Girls basketball: Trojans show no sign of slowing down
Take a look at the Kennedy girls basketball team and you'll see all the makings of a great basketball team. The Trojans went 3-0 last week, increasing their current streak of victories to 15 straight games to become the first Oregon team in any classification to win 20 games this season.
Kennedy (20-1, 8-0 Tri-River Conference) is the No. 1 2A team in the state, has scored more points than any other team in 2A and has a relentless defense that wreaks havoc on opposing teams.
But sometimes the Trojans look more like a champion prizefighter, wearing out opponents over the course of a boxing match before delivering the knockout blow in the final rounds.
Such was the case for Kennedy last week when it hosted the No. 5 St. Paul Buckaroos (16-4, 6-2) on Jan. 22. It was a game between two juggernauts, each of whom entered the contest with a long string of wins under their belts.
And for the first two and a half quarters, it looked as if St. Paul had Kennedy on the ropes. The Bucks held Kennedy to just two points in the first quarter and led throughout the entire first half. But the Trojans came roaring back in the second half, outscoring the Buckaroos 40-16 to comfortably win by a 54-34 margin.
"They played as hard as they could," Kennedy co-head coach Peter Hall said to St. Paul coach Dave Matlock after the game. "They did everything right. He should be very proud of that."
And yet they still lost by 20 points.
Such is the strength of the Kennedy program that even when teams are winning individual quarters over the Trojans, the Kennedy girls are playing the long game, looking to apply as much physical and mental fatigue over the course of the game by challenging not just every play, but every dribble and every footstep.
"We were just generally trying to do a lot of ball pressure and mentally wear people out," Hall said. "I think of the cumulative effect over the course of the game of just having someone constantly shadowing you."
There are very few easy possessions against Kennedy. The team pressures every pass, constantly jabbing and poking at opponents over the course of 32 minutes. If anyone on the team starts to tire or get into foul trouble, the team has another starting-caliber athlete ready to come off the bench and continue that pressure.
"We pride ourselves in playing as many kids as we can every night, and it's starting to show," Hall said.
Much like a boxing match, those jabs and body blows start to take their toll later in the match and that's when Kennedy is ready to deliver its Sunday punch.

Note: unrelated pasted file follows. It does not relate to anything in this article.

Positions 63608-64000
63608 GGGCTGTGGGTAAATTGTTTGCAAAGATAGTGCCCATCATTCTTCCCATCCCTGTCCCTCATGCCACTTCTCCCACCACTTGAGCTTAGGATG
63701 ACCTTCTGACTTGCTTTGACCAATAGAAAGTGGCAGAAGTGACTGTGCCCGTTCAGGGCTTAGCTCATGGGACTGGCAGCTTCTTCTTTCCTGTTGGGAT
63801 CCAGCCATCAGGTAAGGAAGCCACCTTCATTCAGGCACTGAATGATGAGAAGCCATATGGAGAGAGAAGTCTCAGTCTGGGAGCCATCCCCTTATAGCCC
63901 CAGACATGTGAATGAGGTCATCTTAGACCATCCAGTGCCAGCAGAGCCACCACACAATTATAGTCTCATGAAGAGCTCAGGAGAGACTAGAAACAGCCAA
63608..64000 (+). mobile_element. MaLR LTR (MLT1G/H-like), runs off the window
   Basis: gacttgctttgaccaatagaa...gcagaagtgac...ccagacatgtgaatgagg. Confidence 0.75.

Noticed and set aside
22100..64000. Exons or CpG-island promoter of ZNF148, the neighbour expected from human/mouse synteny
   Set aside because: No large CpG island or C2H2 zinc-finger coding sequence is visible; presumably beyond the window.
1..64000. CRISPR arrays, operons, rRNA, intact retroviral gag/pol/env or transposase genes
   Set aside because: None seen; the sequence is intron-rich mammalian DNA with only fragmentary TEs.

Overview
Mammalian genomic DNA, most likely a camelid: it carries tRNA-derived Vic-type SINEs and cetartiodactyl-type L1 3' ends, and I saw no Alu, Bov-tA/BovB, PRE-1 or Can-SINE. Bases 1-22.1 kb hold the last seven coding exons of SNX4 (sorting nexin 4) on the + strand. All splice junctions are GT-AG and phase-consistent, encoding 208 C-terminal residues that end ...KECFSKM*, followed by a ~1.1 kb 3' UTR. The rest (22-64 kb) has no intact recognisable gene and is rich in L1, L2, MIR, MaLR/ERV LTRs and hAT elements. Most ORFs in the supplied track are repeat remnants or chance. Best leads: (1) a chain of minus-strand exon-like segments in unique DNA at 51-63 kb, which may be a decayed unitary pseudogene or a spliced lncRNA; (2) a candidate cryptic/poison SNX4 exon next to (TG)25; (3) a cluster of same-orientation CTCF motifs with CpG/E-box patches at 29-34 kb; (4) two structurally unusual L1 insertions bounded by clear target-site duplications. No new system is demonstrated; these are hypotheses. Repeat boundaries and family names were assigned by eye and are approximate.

"I think we did that to St. Paul," Hall said. "We just kind of slowly started wearing them out, and then they weren't making passes as accurate any more, and we were there to pick up those steals."
St. Paul had fewer than five turnovers in the first half against Kennedy, but the Trojans' relentless defense finally paid off in the second half. Down 22-16 midway through the third quarter, Kennedy started picking off passes and creating loose balls. The Trojans went on an 11-0 run to take the lead and then never looked back, causing the Bucks to cough up the ball 14 times in the final 12 minutes of play.
"That's something we're working on very hard in the fourth quarter," Hall said. "The first quarter may not be as productive offensively as you want, but you're doing the right stuff on defense and you're wearing these team out."
The effect creates a relentless fight that opposing teams have been unable to figure out this season. Kennedy's one loss came against the Dayton Pirates, the second-ranked 3A team in the state that has been to the last three state championship games.
The Trojans have four players averaging more than 10 points a game and two more nearly hitting double digits. Kennedy doesn't have that one transcendently dominant player such as Maddie Hull from last year's state finalist Western Mennonite team or Catherine Clemens of the two-time state finalist Burns team that the Trojans beat in 2016 for the program's first state title.
Kennedy can't be beaten by taking away any one player. That's how they dominate teams, and that's how Hall is hoping to bring the championship back to Mount Angel in March.
"That's been our motto for years — dominate," Hall said. "Be smart, don't have turnovers, control the ball. If you try to dominate all those other categories, you will be dominant.
"All the kids get along, and the result is a dominating performance," Hall continued. "They show up, they work together and the result is beautiful."